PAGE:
I totally avoided all the obvious rejoinders to the whole you-need-meat argument.
We plodded along for a little while, and then he turned to me and asked, "Can you explain to me the difference between a vegetarian and a vegan?" I did. He nodded his head, surely thinking, "this chick is wack!"
He then asked me what I do when vegan food isn't readily available. I admitted that sometimes I will consume dairy, particularly in situations where not doing so results in having little to eat, or when a host has misunderstood what vegan means and has thoughtfully prepared a vegetarian meal. He nodded his head, as if to say, 'that's reasonable'. Of course, I don't *really* know what he was thinking.
I asked a lot about wildlife in the area -- I LOVE seeing wildlife, but of course had seen nothing wilder than deer during my week there. He thought I was worried that we'd be attacked by a bear. "Don't worry; that hardly ever happens and if it were to happen, I could handle it." I assured him that wasn't actually what I was concerned about (and I didn't even ask what he would have done about it), but rather with whether or not the populations were healthy and not endangered.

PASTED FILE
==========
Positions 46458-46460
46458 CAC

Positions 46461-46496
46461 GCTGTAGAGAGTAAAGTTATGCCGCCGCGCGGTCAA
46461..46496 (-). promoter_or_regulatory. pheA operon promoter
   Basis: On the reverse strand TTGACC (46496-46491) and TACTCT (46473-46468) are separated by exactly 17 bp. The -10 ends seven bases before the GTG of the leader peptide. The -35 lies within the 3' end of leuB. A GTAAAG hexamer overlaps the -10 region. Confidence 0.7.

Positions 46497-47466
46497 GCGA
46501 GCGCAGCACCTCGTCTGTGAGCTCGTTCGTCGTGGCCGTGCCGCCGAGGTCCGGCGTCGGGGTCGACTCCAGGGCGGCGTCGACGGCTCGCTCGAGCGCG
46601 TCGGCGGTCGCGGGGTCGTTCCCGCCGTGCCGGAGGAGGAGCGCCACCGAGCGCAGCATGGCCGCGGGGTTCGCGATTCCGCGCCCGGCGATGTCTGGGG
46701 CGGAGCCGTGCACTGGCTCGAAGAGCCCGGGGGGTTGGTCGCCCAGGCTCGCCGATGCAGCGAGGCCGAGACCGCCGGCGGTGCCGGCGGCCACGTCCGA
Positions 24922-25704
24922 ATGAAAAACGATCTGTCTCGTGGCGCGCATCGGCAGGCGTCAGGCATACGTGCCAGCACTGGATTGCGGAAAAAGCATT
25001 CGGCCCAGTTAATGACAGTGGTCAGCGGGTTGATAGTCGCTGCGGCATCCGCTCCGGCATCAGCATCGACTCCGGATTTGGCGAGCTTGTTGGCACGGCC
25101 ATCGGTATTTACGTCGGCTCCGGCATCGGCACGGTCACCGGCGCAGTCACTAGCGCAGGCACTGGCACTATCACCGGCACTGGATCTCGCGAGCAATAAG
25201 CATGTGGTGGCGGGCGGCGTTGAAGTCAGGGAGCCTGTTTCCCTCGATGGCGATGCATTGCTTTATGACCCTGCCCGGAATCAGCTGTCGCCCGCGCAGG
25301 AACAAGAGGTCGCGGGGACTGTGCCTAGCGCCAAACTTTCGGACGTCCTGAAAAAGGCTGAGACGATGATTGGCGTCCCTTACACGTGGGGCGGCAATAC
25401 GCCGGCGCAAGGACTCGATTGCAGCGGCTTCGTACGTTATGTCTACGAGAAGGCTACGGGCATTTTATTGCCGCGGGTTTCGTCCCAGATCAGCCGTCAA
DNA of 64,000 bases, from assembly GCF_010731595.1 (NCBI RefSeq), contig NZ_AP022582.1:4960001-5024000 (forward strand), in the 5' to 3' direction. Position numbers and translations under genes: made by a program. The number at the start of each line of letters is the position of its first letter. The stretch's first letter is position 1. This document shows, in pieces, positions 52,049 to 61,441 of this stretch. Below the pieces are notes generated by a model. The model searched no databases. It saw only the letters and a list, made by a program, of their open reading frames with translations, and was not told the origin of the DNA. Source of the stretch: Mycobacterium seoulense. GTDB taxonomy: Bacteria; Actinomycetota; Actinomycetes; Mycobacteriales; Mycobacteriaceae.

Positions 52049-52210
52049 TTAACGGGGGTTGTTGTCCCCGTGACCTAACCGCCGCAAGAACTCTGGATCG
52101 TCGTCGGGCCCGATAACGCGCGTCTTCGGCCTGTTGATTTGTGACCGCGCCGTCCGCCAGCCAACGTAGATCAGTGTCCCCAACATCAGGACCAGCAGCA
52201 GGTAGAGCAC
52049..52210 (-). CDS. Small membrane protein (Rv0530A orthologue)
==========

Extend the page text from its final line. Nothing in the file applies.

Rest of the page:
He then took an unexpected turn (or was it expected?). "Where are you from?" he asked. I said Oregon. He then went on to criticize those "crazy Californians with their concerns about encroachment". Presumably, if I had said I was from California, he would have refrained from this line of conversation.
Why, I asked him, did he think their concerns with encroachment were crazy? He said that the amount of land people use, compared to the amount available to animals, is minimal. So we do not, he concluded, need to be so concerned about how much land we use -- the animals still have plenty.
Well, that is pretty much the opposite of everything I've ever heard about animals, people, and land. But rather than argue with him, I took a different approach. "Well," I said, "when you live out here, a good 40 minutes from the nearest city that isn't all that big to begin with, in a state that has more protected areas and more undeveloped areas than most other states, it's easy to think the animals have plenty of room. But in California, the population is SO large and the sizes of the cities and suburbs so huge that they ARE using up their water resources, for instance, as well as the land that the animals need."